Larry Brown is returning to college to get back into coaching.

The 71-year-old Hall of Fame coach was hired Thursday at SMU. It is his first college job in nearly a quarter century, and comes with a struggling program that is headed to the Big East after next season.

"It's a challenge like everything. The greater the challenge, the greater the opportunity," Brown told The Associated Press by phone from his home in Philadelphia.

Brown, the only coach to win both an NBA championship and NCAA title, hasn't coached since leaving the Charlotte Bobcats in December 2010 after the NBA's team's 9-19 start. His contract there was to run through the end of the current season.

SMU hasn't won an NCAA tournament game since 1988, the year Brown led Kansas to the national championship in his last season as a college coach.

"It's not like I haven't been involved. I live in Villanova, I've been to Kentucky's practices the last two years, Kansas practices, Maryland's practices and Villanova. I've probably seen them practice 50 times a year," Brown said when asked about returning to the college level.

"People have to understand, you're coaching college kids in the NBA, so I've found out kids want to be taught, they want to be coached, they want to get better," he said. "I really think the fact that I've had a background in both areas is going to help me."

The Mustangs fired Matt Doherty last month after six seasons.

"Larry Brown is one of the top coaches in the history of the game," said SMU athletic director Steve Orsini. "He is a legend and has made every team he has ever coached a winner. As we transition into the nation's top basketball conference, the Big East, his leadership will be invaluable."

Details of Brown's deal, including the length of the contract, weren't released by the private school. Brown said he wasn't ready to discuss who his assistant coaches would be. He said he has had plenty of inquiries about joining his staff.

"That's the hardest thing, I think," he said. "I don't have enough jobs to help people that have been great to me. It's been pretty painful in that respect."

SMU will be Brown's 14th job in a four-decade coaching career.

Brown's first coaching job was at Davidson in 1972, though he didn't coach a game there before going to the ABA and then the NBA. He coached at UCLA (1979-81) and Kansas (1983-88) and was the coach of the 2004 U.S. Olympic team that had a disappointing bronze-medal finish.

"We're talking about a Hall of Fame coach that's won both an NCAA and NBA championship and is the only coach to ever do so," said Kentucky coach John Calipari, who just won the NCAA championship and was an assistant under Brown at Kansas from 1983-85. "He's been a friend and mentor for years and I look forward to watching him take SMU to new heights."

SMU last went to the NCAA tournament in 1993, five years after beating Notre Dame in a first-round game.

Doherty was fired March 13 with one year left on the deal for the former North Carolina coach and player after he went 80-109 in six seasons. The Mustangs lost 11 of their last 14 games, including a 47-28 home loss to UAB on Feb. 15.

SMU has plans for a $40 million renovation of Moody Coliseum and built a new practice facility during Doherty's stint.

The hiring of Brown came as SMU's search was going into its sixth week. Among other candidates the Mustangs talked with were Marquette's Buzz Williams, Long Beach State's Dan Monson and Rick Majerus from Saint Louis.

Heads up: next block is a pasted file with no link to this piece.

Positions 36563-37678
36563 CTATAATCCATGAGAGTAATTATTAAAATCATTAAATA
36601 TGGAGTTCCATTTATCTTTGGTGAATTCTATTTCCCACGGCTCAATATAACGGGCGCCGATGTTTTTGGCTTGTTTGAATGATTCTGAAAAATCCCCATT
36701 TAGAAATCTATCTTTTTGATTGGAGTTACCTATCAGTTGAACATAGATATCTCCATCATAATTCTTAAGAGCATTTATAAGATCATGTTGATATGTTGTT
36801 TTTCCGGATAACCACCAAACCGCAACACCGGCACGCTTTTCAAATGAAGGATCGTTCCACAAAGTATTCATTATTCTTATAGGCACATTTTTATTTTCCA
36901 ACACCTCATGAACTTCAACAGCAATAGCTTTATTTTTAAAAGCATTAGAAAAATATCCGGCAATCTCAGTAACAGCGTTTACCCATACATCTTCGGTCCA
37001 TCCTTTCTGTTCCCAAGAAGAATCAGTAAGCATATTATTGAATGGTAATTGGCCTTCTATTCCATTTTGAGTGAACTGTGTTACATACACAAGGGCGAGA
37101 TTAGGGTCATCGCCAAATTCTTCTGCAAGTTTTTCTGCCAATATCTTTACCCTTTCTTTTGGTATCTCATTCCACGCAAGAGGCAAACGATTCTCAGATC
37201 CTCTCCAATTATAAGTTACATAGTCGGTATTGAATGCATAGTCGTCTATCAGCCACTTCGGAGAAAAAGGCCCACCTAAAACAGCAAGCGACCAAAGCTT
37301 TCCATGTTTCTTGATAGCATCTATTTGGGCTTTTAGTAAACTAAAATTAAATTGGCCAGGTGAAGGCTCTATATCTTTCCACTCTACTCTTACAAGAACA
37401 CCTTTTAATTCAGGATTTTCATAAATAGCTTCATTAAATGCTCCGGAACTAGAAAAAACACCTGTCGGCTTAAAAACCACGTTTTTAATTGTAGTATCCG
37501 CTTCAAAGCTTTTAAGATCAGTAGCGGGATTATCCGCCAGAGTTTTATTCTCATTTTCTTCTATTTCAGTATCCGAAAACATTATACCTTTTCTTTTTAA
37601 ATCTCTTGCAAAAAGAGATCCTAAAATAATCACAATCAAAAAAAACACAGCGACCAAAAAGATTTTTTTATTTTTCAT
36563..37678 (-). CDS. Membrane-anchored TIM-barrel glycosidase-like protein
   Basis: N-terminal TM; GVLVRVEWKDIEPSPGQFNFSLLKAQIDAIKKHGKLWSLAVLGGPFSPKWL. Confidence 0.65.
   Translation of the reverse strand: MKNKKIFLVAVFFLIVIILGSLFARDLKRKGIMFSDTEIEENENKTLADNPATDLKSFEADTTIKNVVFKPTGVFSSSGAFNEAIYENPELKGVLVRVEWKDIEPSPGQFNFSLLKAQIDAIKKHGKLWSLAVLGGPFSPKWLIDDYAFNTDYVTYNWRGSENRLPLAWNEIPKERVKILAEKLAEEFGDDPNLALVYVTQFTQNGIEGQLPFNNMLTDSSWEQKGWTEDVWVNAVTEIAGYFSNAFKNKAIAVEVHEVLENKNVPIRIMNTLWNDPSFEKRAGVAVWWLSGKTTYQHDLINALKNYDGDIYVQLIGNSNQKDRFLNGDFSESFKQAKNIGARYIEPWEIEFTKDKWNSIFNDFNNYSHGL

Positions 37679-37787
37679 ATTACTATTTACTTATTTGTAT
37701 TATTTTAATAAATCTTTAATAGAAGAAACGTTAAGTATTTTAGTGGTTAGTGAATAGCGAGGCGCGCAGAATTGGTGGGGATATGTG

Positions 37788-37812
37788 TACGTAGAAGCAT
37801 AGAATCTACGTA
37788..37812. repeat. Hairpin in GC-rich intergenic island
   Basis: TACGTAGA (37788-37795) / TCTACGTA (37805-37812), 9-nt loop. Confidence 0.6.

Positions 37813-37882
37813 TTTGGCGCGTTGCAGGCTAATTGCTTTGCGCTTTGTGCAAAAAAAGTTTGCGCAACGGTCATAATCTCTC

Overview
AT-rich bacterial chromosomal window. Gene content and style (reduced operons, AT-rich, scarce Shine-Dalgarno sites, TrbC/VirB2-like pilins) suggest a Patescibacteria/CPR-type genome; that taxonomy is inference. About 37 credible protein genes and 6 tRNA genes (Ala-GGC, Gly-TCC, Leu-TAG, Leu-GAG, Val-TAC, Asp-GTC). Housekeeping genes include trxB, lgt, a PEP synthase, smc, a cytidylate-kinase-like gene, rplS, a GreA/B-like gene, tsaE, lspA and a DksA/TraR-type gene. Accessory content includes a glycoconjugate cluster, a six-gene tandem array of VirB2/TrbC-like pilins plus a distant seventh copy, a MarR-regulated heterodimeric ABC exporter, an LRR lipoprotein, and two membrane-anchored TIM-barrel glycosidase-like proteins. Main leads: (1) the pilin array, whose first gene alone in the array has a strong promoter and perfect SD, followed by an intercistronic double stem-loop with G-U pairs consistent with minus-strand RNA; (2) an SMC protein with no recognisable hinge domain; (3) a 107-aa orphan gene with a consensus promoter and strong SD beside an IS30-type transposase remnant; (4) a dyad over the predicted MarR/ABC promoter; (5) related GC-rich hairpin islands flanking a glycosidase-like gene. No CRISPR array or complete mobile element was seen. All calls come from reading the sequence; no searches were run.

Brown visited the SMU campus Monday and Tuesday, long after showing interest in the job.

"I was confident it was going to get done, I had phenomenal visit there. The people treated me great," he said. "(SMU football coach) June Jones was an advocate, he's been trying to help me for a month, not give up and to understand this is a great place for me and I never doubted that."

Brown has a reputation for impressive turnarounds and often messy departures from teams. When Michael Jordan hired him in Charlotte, Brown had been out of coaching for two years following a 23-59 mark in his only season with the New York Knicks.

Brown has held a record nine NBA jobs. He was 1,098-904 (.548 winning percentage) with Denver, New Jersey, San Antonio, the Los Angeles Clippers, Indiana, Philadelphia, Detroit, the Knicks and Charlotte. He took all of those teams but New York to the playoffs. Add in his four seasons coaching in the ABA, and his 1,327 victories put him nine shy from passing Don Nelson for the most all-time wins.

Brown led Detroit to an NBA championship in 2004, and the Pistons got back to the finals in 2005 before losing to San Antonio in seven games.

Even during that second Eastern Conference championship season in Detroit, reports linked Brown to jobs in New York, Los Angeles and Denver. The Cleveland Cavaliers had talked with Brown about becoming their president of basketball operations after getting permission from the Pistons.

Within weeks after that season ended, Brown and the Pistons reached a settlement on the final three years of his contract that left him free to coach another team. He then went to the Knicks.

His longest tenure with any team was six seasons with Philadelphia. He left the 76ers with two years left on his contract to go to Detroit.

Brown was 135-44 in five seasons at Kansas, but the Jayhawks were banned from the 1989 NCAA tournament after he left because of recruiting violations. He was 42-17 at UCLA, whose runner-up finish in the 1980 NCAA tournament was later vacated by the NCAA.